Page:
BACKUS, Minn. — Lakes Area Dive Team Member Joe Carlson was on a mission to help look for possible Aquatic Invasive Species in Lake Ada east of Backus, Minnesota, on Sept. 15 when he saw something shiny underwater near the access there.

"I wasn't swimming too far from the landing which is a spot I look pretty closely at for invasive species," Carlson said. "I saw something out of the corner of my eye and I went over and looked and it was sitting right on top of a rock."


"I recall not wanting to even mention buying another one. I grew up in a family of 11 kids, so I knew buying a second ring for me would have been unreasonable."

— Carla Headlee


The ring had been on the bottom of the lake for some time and had some build up from its time underwater, but it still had many clear, identifying features. It was a 10 karat 1972 Pequot Lakes High School ring with a blue gem. On one side was the old Pequot Lakes logo and on the other side were symbols: An atom, a pair of winged shoes, a harp and another item likely relating to the owner's academic or athletic involvement.

Carlson posted a photo of the find in Pine River/Backus Area Happenings Facebook page immediately after finding it.

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Meanwhile, in the Twin Cities, Carla Marie Headlee was browsing Facebook when she saw the post by Carlson. It was the first time she saw the ring since 1972 when she lost it.

"I had it all of three or four weeks and went swimming in Lake Ada with a friend," Headlee said. "I swam in the water and got out and realized the ring was gone. We searched until dark and we couldn't find the ring."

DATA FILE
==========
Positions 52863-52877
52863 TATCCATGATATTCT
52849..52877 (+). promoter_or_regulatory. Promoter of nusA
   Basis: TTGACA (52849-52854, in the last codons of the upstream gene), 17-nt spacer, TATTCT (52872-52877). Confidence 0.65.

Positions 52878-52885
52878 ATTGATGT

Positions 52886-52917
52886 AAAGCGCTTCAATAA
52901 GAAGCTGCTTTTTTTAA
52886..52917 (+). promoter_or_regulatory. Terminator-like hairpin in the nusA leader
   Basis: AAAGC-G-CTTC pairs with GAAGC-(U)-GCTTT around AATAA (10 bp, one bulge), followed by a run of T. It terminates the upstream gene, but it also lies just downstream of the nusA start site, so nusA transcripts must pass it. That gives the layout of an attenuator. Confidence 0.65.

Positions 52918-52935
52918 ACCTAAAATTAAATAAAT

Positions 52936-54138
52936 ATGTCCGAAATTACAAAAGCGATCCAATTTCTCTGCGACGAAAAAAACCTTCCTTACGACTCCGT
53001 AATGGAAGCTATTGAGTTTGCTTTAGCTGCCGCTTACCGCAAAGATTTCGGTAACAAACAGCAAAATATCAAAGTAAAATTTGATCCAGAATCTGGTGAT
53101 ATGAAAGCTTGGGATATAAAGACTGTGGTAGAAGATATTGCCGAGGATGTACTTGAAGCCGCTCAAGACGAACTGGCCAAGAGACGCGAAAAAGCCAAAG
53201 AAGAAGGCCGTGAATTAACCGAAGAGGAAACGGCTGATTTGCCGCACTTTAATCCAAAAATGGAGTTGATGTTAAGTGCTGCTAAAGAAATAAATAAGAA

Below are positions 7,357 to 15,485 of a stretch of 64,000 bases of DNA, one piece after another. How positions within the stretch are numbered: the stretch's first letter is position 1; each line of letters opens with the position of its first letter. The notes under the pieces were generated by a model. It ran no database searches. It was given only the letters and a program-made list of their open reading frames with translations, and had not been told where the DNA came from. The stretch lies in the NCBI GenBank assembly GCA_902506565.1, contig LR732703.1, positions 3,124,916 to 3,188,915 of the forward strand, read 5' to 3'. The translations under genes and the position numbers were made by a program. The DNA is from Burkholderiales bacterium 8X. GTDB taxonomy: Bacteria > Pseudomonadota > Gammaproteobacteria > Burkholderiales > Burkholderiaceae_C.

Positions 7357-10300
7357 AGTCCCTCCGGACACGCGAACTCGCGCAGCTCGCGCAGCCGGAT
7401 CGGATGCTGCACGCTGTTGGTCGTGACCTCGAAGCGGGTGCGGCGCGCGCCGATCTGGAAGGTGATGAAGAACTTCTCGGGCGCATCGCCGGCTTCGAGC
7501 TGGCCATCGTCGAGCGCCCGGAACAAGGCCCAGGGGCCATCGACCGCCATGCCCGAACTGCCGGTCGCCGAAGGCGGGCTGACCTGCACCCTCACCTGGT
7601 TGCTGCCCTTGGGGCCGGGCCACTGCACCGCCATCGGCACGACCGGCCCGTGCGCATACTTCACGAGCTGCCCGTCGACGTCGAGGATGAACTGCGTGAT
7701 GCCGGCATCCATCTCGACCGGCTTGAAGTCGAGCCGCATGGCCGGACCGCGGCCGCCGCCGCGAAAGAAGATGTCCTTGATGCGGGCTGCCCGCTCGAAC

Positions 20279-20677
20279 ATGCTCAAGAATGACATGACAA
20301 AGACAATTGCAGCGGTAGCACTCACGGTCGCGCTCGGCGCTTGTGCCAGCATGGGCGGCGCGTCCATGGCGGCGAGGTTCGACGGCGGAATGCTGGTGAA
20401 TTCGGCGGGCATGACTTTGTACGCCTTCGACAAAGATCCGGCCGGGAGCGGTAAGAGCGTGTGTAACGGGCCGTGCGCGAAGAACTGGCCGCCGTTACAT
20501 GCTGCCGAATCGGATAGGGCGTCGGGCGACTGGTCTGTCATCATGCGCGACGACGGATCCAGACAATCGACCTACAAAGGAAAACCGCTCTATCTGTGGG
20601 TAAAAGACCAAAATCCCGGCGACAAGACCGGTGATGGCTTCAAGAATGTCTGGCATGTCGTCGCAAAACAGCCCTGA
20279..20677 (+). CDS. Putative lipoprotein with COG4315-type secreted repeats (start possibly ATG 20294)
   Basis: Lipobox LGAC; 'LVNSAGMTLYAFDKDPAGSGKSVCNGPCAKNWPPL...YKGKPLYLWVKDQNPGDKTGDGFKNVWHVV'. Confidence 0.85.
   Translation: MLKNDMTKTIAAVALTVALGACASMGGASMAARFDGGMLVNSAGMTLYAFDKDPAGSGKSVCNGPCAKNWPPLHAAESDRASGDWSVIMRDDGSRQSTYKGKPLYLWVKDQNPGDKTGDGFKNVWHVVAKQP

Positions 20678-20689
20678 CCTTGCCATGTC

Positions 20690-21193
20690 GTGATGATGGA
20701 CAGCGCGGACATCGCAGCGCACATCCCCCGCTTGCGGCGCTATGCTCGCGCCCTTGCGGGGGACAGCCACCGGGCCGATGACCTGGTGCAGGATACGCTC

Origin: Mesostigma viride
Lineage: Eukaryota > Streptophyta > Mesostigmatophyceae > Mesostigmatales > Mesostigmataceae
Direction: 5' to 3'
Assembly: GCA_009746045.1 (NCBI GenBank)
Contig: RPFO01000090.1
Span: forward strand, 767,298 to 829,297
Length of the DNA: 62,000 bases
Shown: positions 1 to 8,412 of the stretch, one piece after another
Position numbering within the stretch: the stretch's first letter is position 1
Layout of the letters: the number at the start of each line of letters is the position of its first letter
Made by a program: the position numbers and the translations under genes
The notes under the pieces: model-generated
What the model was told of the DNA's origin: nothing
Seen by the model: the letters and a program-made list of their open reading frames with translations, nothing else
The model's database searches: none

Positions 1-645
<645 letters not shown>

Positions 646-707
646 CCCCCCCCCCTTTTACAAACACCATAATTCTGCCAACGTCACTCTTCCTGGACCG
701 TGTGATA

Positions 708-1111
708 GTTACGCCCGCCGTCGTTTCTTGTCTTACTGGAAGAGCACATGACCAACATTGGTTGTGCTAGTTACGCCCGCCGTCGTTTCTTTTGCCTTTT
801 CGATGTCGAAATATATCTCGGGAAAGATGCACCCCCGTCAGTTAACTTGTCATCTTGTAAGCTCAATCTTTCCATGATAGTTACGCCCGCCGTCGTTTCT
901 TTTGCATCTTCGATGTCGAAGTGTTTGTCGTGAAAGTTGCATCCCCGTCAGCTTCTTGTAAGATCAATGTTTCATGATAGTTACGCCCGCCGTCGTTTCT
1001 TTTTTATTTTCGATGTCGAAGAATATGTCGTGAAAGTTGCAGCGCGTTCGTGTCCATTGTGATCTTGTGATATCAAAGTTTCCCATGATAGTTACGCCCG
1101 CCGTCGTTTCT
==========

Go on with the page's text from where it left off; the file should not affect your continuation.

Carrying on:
Once cleaned of the things that grew on it in the 49 years it's been underwater, this class ring looks pretty new.
Travis Grimler / Echo Journal
Once cleaned of the things that grew on it in the 49 years it's been underwater, this class ring looks pretty new. Travis Grimler / Echo Journal

Headlee said she worked hard to cover half the cost of the ring, working as a server and with Echo Publishing in Pequot Lakes. Her parents helped cover the other half. Asking for help buying another was not something she had any interest in doing.

"I recall not wanting to even mention buying another one," Headlee said. "I grew up in a family of 11 kids, so I knew buying a second ring for me would have been unreasonable."

Headlee messaged Carlson and asked if it had her initials inside. As a matter of fact, Carlson had been hiding that fact so that not just anyone could claim the ring, which was engraved CMH on the inside.

"I could show pictures of the thing all the way around because on the inside there were initials," Carlson said.


"I had it all of three or four weeks and went swimming in Lake Ada with a friend. I swam in the water and got out and realized the ring was gone. We searched until dark and we couldn't find the ring."

— Carla Headlee


The response from the find has been immense; the post on Facebook has been shared more than 800 times. Carlson, a fairly private individual, said he got requests afterward for finding other lost things, including a wedding band and a fishing rod.

As for the class ring, it is on its way back to its owner for a long-delayed reunion that may never have happened.

"I'm amazed and very grateful that my ring has been found, thanks to Joe Carlson," Headlee said. "It is even sweeter because I truly never expected to see it again. What a good surprise!"